Over the calibration interval (1931–1990), the PDSI distributions from the models are statistically indistinguishable from the North American Drought Atlas (NADA) (two-sided Kolmogorov-Smirnov test, p ≥ 0.05), although there are some significant deviations in some models during other historical intervals. North American drought variability during the historical period in both models and observations is driven primarily by ocean-atmosphere teleconnections, internal variability in the climate system that is likely to not be either consistent across models or congruent in time between the observations and models, and so such disagreements are unsurprising. In the multimodel mean, all three moisture balance metrics show markedly consistent drying during the later half of the 21st century (2050–2099) (Fig. 1; see figs. S1 to S4 for individual models). Drying in the Southwest is more severe (RCP 8.5: PDSI = −2.31, SM-30cm = −2.08, SM-2m = −2.98) than that over the Central Plains (RCP 8.5: PDSI = −1.89, SM-30cm = −1.20, SM-2m = −1.17). In both regions, the consistent cross-model drying trends are driven primarily by the forced response to increased greenhouse gas concentrations (13), rather than by any fundamental shift in ocean-atmosphere dynamics [indeed, there is a wide disparity across models regarding the strength and fidelity of the simulated teleconnections over North America (23)]. In the Southwest, this forcing manifests as both a reduction in cold season precipitation (24) and an increase in potential evapotranspiration (that is, evaporative demand increases in a warmer atmosphere) (13, 25) acting in concert to reduce soil moisture. Even though cold season precipitation is actually expected to increase over parts of California in our Southwest region (24, 26), the increase in evaporative demand is still sufficient to drive a net reduction in soil moisture. Over the Central Plains, precipitation responses during the spring and summer seasons (the main seasons of moisture supply) are less consistent across models, and the drying is driven primarily by the increased evaporative demand. Indeed, this increase in potential evapotranspiration is one of the dominant drivers of global drought trends in the late 21st century, and previous work with the CMIP5 archive demonstrated that the increased evaporative demand is likely to be sufficient to overcome precipitation increases in many regions (13). In the more moderate emissions scenario (RCP 4.5), both the Southwest (RCP 4.5: PDSI = −1.49, SM-30cm = −1.63, SM-2m = −2.39) and Central Plains (RCP 4.5: PDSI = −1.21, SM-30cm = −0.89, SM-2m = −1.17) still experience significant, although more modest, drying into the future, as expected (fig. S5).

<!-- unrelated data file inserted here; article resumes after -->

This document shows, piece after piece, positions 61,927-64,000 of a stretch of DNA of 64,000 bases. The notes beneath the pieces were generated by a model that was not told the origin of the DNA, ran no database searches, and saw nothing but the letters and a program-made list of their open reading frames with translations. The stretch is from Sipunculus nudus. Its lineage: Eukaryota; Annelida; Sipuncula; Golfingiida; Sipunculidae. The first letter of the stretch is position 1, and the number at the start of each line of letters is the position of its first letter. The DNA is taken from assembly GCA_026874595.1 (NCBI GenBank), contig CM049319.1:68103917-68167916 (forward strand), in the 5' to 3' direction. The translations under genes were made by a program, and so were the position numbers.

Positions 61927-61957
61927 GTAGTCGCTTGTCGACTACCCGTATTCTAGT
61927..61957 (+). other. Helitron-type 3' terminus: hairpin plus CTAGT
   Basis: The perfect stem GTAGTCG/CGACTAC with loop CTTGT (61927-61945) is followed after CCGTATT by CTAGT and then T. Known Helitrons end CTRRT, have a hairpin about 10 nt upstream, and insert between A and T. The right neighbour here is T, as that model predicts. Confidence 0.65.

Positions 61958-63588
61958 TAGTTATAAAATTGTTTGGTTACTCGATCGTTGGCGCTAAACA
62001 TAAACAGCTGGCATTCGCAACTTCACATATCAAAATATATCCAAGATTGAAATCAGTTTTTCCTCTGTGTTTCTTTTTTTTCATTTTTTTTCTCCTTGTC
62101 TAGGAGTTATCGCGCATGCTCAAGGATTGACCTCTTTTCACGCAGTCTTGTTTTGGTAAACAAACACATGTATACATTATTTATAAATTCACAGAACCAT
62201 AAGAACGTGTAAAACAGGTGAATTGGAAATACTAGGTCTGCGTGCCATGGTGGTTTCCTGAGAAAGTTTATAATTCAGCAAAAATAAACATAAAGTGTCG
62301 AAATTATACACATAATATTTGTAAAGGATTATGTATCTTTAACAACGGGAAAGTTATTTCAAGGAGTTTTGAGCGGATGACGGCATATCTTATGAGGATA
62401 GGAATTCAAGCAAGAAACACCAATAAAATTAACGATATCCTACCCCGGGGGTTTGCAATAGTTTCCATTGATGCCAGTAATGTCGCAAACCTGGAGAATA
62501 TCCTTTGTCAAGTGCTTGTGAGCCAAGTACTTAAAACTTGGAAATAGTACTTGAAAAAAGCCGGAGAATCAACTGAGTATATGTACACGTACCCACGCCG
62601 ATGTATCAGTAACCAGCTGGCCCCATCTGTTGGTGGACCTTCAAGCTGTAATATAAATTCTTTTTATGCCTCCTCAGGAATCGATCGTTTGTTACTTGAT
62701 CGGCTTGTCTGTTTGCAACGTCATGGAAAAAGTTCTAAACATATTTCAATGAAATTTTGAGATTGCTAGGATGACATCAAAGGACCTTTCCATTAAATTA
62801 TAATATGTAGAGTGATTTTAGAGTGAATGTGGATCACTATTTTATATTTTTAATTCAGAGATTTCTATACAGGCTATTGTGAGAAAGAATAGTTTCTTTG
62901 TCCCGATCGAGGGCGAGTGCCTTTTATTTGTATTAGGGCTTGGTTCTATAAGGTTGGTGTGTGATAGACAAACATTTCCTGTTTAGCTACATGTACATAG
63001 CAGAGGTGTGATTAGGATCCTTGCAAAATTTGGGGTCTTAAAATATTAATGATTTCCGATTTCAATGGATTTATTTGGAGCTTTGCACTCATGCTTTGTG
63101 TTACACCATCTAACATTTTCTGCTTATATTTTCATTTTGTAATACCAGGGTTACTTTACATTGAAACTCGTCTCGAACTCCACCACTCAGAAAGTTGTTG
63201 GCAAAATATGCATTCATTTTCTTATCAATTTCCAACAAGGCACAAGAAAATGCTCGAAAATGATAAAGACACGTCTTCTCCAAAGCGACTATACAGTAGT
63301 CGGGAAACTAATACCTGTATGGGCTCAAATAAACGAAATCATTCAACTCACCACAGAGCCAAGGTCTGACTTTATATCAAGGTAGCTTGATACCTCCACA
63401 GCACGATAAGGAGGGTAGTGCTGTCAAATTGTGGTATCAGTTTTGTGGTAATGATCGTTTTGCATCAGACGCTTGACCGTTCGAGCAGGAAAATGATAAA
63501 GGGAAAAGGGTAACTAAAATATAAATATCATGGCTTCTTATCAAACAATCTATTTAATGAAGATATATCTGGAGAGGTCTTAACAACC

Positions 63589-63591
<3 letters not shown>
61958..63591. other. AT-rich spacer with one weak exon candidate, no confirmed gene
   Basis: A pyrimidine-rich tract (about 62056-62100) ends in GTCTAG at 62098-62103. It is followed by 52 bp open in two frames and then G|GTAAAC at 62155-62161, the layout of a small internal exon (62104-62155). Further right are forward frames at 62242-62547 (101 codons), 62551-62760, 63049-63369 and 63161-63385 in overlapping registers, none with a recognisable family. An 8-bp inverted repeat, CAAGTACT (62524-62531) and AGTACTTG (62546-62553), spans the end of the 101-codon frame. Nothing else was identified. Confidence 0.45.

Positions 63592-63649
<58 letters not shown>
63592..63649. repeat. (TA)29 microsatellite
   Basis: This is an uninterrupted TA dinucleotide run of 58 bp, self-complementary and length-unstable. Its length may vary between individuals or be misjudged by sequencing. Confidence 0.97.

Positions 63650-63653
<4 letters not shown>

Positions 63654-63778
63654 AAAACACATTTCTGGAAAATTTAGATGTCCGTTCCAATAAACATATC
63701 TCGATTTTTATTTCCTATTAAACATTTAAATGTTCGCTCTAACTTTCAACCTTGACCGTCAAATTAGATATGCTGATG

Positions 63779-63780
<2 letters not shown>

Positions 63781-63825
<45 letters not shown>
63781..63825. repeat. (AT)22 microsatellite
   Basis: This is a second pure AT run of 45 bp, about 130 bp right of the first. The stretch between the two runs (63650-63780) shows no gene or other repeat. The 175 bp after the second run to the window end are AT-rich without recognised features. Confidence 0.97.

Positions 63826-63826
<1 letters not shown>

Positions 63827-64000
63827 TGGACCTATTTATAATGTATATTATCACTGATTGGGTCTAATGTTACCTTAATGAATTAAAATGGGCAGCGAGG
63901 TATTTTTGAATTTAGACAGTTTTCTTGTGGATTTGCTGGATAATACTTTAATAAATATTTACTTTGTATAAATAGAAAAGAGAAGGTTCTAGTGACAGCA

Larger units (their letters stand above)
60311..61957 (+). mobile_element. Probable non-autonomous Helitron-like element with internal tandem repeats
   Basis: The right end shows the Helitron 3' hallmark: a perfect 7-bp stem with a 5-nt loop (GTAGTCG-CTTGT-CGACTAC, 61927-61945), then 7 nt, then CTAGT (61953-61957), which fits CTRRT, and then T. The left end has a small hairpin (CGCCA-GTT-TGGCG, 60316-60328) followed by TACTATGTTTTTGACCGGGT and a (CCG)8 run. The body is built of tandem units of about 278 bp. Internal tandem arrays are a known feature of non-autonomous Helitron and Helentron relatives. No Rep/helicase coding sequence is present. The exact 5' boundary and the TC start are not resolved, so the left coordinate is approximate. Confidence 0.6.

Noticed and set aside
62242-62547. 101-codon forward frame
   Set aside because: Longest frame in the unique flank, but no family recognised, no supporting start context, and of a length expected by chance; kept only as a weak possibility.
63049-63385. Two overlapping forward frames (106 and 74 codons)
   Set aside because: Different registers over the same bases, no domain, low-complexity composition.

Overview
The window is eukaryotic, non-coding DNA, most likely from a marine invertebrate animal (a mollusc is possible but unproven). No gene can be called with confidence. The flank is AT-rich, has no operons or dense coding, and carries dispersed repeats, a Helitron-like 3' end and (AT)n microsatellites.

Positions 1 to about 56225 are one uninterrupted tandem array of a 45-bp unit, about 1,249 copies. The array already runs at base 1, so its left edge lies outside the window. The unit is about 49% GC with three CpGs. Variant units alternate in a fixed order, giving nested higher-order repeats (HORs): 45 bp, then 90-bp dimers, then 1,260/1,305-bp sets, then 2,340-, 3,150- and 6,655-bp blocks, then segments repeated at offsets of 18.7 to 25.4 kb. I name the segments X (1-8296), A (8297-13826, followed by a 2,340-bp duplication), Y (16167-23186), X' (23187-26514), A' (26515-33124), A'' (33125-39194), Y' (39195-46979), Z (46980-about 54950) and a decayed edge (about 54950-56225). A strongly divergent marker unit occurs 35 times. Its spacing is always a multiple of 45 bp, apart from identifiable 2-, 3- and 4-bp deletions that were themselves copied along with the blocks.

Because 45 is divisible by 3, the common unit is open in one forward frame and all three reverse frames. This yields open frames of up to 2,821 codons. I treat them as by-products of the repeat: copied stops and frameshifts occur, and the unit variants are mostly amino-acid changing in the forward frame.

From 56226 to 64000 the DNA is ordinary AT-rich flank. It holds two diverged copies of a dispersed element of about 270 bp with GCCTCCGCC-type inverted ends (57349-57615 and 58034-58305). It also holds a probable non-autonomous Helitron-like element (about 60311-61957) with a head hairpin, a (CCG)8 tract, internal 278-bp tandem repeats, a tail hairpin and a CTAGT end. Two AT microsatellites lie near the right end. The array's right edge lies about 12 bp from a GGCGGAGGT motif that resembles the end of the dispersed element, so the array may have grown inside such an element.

In both regions, the model-derived PDSI closely tracks the two soil moisture metrics (figs. S6 and S7), correlating significantly for most models and model intervals (figs. S8 and S9). Over the historical simulation, average model correlations (Pearson’s r) between PDSI and SM-30cm are +0.86 and +0.85 for the Central Plains and Southwest, respectively. Correlations weaken very slightly for PDSI and SM-2m: +0.84 (Central Plains) and +0.83 (Southwest). The correlations remain strong into the 21st century, even as PDSI and the soil moisture variables occasionally diverge in terms of long-term trends. There is no evidence, however, for systematic differences between the PDSI and modeled soil moisture across the model ensemble. For example, whereas the PDSI trends are drier than the soil moisture condition over the Southwest in the ACCESS1-0 model, PDSI is actually less dry than the soil moisture in the MIROC-ESM and NorESM1-M simulations over the same region (fig. S7). These outlier observations, showing no consistent bias, in conjunction with the fact that the overall comparison between PDSI and modeled soil moisture is markedly consistent, provide mutually consistent support for the characterization of surface moisture balance by these metrics in the model projections.